COVID Modeling with Josh Wills and Sam Shah
Play • 52 min

Predicting the spread of COVID-19 is not easy. The best methods we have available require us to extrapolate trends from a large volume of data, and this requires the construction of large-scale models. Because of the expertise needed for developing these models, Silicon Valley engineers were brought in to help develop a maintainable model. Two of these engineers are Josh Wills and Sam Shah, and they join the show to talk about the engineering behind the COVID model, and their work to build it.

Sponsorship inquiries: sponsor@softwareengineeringdaily.com

The post COVID Modeling with Josh Wills and Sam Shah appeared first on Software Engineering Daily.

Google Cloud Platform Podcast
Google Cloud Platform Podcast
Google Cloud Platform
Cloud Spanner Revisited with Dilraj Kaur and Christoph Bussler
Mark Mirchandani and Stephanie Wong are back this week as we learn about all the new things happening with Google Cloud Spanner. Our guests this week, Dilraj Kaur and Christoph Bussler, describe Cloud Spanner as a fully managed relational database that boasts unlimited scaling and advanced consistency and availability. Unlimited scaling truly means unlimited, and Chris explains why Cloud Spanner offers this feature and how it’s making database design and development easier. Dilraj and Chris tell us all about the cool new features Spanner has developed, like generated columns and foreign keys, and how customer needs influenced these developments. Chris walks us through the process of using some of these new features, including how developers can monitor their database systems. Managed backups and multi-region configuration are additional recent additions to Cloud Spanner, and our guests explain how these are used by current enterprise clients. Dilraj and Chris explain the automatically managed features of Spanner versus the customer managed features and how people set up and manage database projects. We hear examples of companies using Cloud Spanner and how it has improved their businesses. Dilraj Kaur Dilraj Kaur is an Enterprise Customer Engineer with specialization in Data Management. She has been with Google for about 2.5 years and is based in Atlanta. Christoph Bussler As a Solutions Architect Chris is focusing on databases, data migration and data integration in enterprise customer settings. See his professional work and background on his website. Cool things of the week * New to Google Cloud? Here are a few free trainings to help you get started blog * Start your skills challenge today site * Service Directory is generally available: Simplify your service inventory blog Interview * Google Cloud Spanner site * GCP Podcast Episode 62: Cloud Spanner with Deepti Srivastava podcast * Using the Cloud Spanner Emulator docs * Cloud Spanner Ecosystem site * Cloud Spanner Qwiklabs site * Google Cloud Platform Community On Slack site * Creating and managing generated columns docs * WITH Clause docs * Foreign Keys docs * Numeric Data Type docs * Information schema docs * Overview of introspection tools docs * Backup and Restore docs * Multi-region configurations docs * ShareChat: Building a scalable data-driven social network for non-English speakers globally site * Blockchain.com: Streamlining infrastructure for the world’s most dynamic financial market site * What is Cloud Spanner? video What’s something cool you’re working on? Mark has been working on budgeting blog posts, including Protect your Google Cloud spending with budgets. Stephanie is working on her data center animation series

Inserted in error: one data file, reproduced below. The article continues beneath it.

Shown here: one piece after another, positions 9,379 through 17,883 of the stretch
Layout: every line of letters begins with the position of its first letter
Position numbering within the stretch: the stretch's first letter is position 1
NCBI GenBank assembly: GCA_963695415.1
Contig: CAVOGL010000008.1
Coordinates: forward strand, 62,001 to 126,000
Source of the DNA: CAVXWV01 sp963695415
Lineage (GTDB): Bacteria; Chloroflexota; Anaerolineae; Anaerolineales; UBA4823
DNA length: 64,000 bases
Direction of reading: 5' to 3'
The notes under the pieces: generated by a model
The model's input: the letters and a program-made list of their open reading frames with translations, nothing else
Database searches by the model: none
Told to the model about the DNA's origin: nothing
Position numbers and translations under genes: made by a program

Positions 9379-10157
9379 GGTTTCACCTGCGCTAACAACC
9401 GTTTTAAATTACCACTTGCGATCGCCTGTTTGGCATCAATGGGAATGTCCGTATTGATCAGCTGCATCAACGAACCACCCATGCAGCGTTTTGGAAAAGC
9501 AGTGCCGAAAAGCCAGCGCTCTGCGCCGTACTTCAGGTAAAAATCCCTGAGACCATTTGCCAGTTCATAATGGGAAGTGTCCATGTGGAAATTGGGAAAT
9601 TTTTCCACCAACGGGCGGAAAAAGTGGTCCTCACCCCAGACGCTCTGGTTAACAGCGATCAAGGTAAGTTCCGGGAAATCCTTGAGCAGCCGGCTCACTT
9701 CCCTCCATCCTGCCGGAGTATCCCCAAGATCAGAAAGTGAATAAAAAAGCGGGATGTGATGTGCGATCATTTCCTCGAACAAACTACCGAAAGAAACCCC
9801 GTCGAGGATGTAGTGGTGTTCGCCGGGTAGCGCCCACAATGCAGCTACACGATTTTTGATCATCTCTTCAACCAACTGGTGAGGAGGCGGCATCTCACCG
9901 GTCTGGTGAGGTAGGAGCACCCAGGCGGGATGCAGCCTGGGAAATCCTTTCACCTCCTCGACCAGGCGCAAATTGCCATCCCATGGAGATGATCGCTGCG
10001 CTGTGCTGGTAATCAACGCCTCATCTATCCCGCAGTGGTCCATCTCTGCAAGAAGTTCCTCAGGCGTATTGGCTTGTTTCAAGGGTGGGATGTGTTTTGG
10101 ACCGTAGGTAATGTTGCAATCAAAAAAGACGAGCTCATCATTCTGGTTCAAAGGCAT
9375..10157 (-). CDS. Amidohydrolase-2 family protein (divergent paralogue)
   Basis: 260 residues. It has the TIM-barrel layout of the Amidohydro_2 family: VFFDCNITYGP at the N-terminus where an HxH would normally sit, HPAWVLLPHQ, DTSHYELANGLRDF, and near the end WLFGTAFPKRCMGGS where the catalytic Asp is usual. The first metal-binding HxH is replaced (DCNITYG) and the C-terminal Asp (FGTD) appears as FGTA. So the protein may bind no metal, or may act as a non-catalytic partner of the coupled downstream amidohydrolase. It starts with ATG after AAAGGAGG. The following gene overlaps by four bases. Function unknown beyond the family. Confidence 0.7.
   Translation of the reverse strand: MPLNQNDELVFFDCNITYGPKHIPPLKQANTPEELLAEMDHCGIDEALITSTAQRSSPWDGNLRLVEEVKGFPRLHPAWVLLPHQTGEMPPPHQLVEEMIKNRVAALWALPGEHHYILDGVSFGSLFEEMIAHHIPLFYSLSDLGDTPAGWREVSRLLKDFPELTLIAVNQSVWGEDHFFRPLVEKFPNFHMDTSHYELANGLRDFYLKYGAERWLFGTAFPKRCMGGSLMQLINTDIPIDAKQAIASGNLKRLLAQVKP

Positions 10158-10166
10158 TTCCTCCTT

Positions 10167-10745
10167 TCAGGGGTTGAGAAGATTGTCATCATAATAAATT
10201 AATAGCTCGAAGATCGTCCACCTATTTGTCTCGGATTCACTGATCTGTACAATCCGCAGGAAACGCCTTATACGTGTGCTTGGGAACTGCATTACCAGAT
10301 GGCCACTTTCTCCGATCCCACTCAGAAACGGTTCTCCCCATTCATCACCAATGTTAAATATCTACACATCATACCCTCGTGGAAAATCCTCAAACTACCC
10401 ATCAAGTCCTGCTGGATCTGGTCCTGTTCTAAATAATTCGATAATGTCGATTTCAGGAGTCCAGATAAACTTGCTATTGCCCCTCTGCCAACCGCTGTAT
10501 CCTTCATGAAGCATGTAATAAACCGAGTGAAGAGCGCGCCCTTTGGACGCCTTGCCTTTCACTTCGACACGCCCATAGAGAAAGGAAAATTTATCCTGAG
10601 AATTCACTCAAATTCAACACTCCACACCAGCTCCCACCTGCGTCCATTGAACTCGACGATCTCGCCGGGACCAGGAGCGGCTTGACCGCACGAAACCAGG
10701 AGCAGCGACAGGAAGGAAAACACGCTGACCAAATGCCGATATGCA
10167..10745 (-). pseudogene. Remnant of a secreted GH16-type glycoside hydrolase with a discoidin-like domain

41 min
The Cloudcast
The Cloudcast
Cloudcast Media